I was shocked to read earlier this week that an estimated 50 to 60 per cent of PR campaigns use no method of evaluation. Considering that most businesses are obsessed with evaluation and analysis, why has the PR industry struggled for such a long time when it comes to measurement? Luckily a news item that came through this week helped give me the answer.
Gorkana reported that for the 2013 CIPR Excellence Awards, any entry which includes AVE (Advertising Value Equivalent) will be given a score of zero for the measurement and evaluation section of the judging. It appears to be the final nail in the coffin for an outdated measurement method that has held the industry back when it comes to effectively evaluating PR efforts.
Now the notion that AVE is an inadequate measurement method is by no means a new concept. Of course being able to put a numerical value on PR is an attractive prospect, however using such a rudimentary method of merely multiplying the advertising value by a pre-determined number was never going to satisfy the entire industry.
It seems however that as an industry we have inadvertently ignored the need for an effective measurement of our work. It is often said that PR professionals, whilst being keen wordsmiths, will shy away from any numerical analysis of their work. However businesses are built on numbers, and the ability to quantify your efforts is something the industry should face up to.
But how can you put a value on PR? It’s easy to get bogged down in precise arguments about what metrics should be used and how you can ever put a value on something that still has so much subjectivity aligned to it. However it does not have to be this complicated. Essentially the measurement of any PR requires you to consider the objectives that yourself and your client have agreed upon, and then to measure what you’ve achieved against this. These were the thoughts that leading figures of the PR industry agreed upon when they met in Barcelona two years ago, to devise what has since become known as the Barcelona Principles.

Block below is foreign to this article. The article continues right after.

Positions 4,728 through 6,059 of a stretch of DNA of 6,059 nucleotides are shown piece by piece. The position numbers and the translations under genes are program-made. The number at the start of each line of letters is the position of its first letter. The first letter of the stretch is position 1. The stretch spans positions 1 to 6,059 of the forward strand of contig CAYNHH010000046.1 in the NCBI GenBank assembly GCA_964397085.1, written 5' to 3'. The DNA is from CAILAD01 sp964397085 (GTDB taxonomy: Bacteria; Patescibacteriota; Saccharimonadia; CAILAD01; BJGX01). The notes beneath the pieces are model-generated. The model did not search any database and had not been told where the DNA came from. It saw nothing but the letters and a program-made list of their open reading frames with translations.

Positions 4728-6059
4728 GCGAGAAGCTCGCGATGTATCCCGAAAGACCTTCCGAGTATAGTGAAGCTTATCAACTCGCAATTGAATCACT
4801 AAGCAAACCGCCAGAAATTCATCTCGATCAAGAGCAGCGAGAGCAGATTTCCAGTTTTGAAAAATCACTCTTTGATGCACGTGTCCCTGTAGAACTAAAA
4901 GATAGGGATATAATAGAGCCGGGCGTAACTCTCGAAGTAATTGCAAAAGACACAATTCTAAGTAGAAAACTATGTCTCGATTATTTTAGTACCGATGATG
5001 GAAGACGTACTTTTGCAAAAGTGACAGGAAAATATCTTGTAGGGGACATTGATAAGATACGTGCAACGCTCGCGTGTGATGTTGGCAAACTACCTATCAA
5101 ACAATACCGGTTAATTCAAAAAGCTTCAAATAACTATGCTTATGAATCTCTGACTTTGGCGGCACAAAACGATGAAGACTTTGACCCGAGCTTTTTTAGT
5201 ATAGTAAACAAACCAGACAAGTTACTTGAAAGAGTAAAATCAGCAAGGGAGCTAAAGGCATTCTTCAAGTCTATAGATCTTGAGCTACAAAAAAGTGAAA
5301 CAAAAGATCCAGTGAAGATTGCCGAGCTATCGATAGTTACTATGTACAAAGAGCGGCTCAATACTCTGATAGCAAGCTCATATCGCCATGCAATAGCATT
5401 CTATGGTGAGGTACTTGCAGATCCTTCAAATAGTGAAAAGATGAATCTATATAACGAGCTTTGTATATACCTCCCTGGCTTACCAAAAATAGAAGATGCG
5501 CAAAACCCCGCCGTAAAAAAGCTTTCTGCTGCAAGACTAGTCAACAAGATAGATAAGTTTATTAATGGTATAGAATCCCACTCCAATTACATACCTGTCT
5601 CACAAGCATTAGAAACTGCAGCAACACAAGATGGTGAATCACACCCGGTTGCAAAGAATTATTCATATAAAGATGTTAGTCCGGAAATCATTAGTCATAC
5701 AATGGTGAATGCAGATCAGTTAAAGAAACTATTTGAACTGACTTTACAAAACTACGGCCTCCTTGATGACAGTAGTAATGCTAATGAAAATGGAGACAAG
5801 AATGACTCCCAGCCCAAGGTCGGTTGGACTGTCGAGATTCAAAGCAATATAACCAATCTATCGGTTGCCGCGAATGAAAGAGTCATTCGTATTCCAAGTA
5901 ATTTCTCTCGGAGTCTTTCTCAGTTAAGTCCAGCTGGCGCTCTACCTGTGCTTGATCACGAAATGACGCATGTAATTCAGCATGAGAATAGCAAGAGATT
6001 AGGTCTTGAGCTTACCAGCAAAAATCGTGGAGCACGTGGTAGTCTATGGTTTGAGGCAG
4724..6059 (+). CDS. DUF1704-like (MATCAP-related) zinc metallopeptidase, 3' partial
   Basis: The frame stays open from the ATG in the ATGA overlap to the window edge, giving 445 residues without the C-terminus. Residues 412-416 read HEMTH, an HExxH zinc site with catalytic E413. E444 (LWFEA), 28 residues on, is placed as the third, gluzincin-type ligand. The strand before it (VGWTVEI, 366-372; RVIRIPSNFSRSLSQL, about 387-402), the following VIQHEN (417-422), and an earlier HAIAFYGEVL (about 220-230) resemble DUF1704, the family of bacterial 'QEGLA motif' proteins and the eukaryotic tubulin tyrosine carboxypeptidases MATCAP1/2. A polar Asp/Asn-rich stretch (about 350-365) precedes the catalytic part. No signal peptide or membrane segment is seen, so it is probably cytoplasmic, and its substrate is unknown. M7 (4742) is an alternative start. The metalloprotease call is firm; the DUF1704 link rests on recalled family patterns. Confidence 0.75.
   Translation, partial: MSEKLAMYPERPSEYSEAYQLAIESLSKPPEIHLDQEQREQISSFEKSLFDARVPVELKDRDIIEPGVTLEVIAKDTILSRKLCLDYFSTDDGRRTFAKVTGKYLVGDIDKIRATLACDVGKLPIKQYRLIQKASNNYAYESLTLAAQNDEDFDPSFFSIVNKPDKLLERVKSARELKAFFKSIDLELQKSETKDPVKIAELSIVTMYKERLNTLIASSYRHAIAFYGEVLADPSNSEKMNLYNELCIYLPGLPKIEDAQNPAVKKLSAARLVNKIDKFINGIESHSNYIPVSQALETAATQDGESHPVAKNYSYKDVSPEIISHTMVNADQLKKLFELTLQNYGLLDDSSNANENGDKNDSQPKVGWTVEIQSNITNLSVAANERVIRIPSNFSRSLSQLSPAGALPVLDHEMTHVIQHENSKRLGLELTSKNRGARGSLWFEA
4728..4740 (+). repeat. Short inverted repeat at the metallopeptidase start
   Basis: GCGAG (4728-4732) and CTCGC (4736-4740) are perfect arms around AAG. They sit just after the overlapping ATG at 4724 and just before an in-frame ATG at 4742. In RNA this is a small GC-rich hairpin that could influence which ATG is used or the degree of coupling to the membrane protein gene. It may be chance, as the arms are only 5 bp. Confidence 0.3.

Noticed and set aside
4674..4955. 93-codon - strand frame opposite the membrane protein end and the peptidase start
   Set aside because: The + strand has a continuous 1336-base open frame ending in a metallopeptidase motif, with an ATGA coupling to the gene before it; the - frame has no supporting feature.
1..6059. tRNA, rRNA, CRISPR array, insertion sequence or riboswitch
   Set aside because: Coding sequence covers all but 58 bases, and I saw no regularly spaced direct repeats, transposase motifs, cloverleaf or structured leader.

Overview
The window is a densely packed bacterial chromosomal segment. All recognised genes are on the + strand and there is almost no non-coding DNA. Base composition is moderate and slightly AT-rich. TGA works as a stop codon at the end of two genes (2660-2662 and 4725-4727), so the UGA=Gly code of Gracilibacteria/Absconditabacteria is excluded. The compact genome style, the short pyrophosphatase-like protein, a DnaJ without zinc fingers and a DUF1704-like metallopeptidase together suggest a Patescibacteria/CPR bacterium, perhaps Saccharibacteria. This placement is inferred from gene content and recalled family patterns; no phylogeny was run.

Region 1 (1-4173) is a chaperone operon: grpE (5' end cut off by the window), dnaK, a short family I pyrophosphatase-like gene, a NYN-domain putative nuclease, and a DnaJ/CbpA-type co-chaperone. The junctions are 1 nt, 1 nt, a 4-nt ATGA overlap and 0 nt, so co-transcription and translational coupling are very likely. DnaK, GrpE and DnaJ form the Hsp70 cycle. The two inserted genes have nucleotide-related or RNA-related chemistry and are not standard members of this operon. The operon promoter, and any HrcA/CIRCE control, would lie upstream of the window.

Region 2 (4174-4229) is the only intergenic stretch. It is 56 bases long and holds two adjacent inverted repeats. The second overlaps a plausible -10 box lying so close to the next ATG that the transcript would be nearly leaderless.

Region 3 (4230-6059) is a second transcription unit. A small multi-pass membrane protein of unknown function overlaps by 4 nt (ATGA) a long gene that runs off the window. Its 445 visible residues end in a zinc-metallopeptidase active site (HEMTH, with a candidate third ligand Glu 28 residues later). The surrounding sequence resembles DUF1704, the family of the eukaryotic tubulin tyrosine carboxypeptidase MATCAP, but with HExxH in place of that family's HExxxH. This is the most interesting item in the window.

However, since the leading experts in measurement and evaluation met in Barcelona, we have seen minimal efforts to create measurement tools that can quantify the value of a piece of PR to a client. With this in mind, we at BlueSky have been working on a project to do just this. With the incorporation of the Barcelona recommendations, we have spent the past few months creating a measurement and evaluation tool that we believe takes into account all of the factors that determine the quality of a piece of coverage to a client. The product is in a Beta stage at the moment, but from our initial testing and the feedback we’ve received from some PR practitioners with considerable experience, it’s something that we at BlueSky are incredibly excited about. Watch this space….